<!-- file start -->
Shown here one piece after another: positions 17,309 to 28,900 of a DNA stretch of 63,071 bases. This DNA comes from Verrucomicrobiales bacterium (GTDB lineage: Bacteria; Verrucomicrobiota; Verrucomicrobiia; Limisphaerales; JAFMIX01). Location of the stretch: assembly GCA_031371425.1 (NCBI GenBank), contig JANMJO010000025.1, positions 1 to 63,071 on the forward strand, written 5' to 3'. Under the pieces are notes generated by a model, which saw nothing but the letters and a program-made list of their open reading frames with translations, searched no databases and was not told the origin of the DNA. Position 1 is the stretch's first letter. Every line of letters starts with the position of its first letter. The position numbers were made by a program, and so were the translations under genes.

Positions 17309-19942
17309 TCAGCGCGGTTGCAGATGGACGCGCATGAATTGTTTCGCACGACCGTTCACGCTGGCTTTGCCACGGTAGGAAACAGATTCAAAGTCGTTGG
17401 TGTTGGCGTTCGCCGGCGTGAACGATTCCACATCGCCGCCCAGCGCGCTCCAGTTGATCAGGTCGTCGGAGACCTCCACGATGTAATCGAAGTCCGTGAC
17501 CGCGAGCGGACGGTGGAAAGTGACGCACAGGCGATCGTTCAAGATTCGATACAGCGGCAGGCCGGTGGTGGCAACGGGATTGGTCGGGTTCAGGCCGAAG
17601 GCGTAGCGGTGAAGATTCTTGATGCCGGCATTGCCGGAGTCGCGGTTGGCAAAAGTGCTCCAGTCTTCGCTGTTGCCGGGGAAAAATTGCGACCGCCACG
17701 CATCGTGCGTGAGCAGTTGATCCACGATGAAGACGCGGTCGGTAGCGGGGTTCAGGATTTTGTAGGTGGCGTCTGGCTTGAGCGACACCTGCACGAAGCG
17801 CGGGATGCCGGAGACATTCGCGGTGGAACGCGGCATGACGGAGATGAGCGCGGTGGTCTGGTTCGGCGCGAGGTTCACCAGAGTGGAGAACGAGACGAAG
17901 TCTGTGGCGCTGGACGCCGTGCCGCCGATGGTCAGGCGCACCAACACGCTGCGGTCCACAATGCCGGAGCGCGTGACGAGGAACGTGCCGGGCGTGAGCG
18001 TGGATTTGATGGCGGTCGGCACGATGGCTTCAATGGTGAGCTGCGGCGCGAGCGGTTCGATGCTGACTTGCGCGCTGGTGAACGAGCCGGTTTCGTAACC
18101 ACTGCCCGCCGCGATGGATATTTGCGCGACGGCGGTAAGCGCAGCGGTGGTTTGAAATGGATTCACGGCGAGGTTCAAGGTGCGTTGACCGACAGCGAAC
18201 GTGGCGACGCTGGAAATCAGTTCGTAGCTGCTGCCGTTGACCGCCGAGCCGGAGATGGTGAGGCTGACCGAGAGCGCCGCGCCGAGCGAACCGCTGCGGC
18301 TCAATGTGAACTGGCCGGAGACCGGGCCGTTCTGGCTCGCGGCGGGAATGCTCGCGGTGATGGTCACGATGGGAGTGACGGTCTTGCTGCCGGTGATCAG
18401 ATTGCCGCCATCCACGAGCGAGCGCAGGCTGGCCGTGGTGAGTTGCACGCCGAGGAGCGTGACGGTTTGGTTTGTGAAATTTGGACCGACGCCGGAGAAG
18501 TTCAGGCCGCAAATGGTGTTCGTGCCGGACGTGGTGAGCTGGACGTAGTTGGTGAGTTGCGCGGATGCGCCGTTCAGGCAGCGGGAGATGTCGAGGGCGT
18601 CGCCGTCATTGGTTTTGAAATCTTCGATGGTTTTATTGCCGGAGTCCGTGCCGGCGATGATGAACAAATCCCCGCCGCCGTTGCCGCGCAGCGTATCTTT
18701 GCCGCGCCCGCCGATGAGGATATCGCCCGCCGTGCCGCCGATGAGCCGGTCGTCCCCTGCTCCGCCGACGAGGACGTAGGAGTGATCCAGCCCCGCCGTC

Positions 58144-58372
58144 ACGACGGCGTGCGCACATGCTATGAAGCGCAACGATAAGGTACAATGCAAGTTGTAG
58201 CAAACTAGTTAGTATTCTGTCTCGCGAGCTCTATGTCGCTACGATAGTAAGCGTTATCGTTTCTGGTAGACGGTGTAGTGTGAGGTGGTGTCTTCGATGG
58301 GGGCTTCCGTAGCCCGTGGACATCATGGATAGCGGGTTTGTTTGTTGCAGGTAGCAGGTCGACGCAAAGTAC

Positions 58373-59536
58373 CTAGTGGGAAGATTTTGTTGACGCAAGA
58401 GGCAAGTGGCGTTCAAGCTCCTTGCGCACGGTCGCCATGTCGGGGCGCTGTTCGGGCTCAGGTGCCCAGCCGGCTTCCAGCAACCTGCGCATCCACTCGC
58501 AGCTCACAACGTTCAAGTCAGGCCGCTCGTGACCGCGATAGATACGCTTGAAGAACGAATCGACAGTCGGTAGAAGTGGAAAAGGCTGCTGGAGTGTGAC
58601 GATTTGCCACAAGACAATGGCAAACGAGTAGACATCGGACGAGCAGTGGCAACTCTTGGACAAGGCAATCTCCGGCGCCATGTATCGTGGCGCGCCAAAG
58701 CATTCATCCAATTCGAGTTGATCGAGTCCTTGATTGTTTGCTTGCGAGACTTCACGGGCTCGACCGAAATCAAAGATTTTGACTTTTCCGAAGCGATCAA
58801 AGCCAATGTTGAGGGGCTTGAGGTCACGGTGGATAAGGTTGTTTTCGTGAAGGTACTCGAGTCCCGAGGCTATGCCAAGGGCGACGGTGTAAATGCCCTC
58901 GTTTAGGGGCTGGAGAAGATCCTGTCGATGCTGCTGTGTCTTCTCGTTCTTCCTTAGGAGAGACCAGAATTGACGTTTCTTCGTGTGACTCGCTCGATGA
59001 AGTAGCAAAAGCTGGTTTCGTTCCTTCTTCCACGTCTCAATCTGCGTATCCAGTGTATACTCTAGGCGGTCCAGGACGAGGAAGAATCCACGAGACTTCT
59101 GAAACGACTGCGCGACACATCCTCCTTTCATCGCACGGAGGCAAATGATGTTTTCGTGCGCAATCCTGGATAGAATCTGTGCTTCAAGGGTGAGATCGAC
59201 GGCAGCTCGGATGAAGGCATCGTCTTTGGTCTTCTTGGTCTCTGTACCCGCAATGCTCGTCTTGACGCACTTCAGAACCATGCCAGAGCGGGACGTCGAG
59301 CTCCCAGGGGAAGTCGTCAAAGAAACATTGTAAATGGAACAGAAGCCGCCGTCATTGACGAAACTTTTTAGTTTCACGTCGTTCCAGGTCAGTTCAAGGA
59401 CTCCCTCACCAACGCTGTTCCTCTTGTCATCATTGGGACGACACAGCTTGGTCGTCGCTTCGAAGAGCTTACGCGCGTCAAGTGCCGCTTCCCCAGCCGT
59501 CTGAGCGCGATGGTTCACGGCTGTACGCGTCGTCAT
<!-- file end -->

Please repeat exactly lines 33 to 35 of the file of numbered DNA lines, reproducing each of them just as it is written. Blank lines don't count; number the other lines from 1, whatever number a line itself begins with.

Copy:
59301 CTCCCAGGGGAAGTCGTCAAAGAAACATTGTAAATGGAACAGAAGCCGCCGTCATTGACGAAACTTTTTAGTTTCACGTCGTTCCAGGTCAGTTCAAGGA
59401 CTCCCTCACCAACGCTGTTCCTCTTGTCATCATTGGGACGACACAGCTTGGTCGTCGCTTCGAAGAGCTTACGCGCGTCAAGTGCCGCTTCCCCAGCCGT
59501 CTGAGCGCGATGGTTCACGGCTGTACGCGTCGTCAT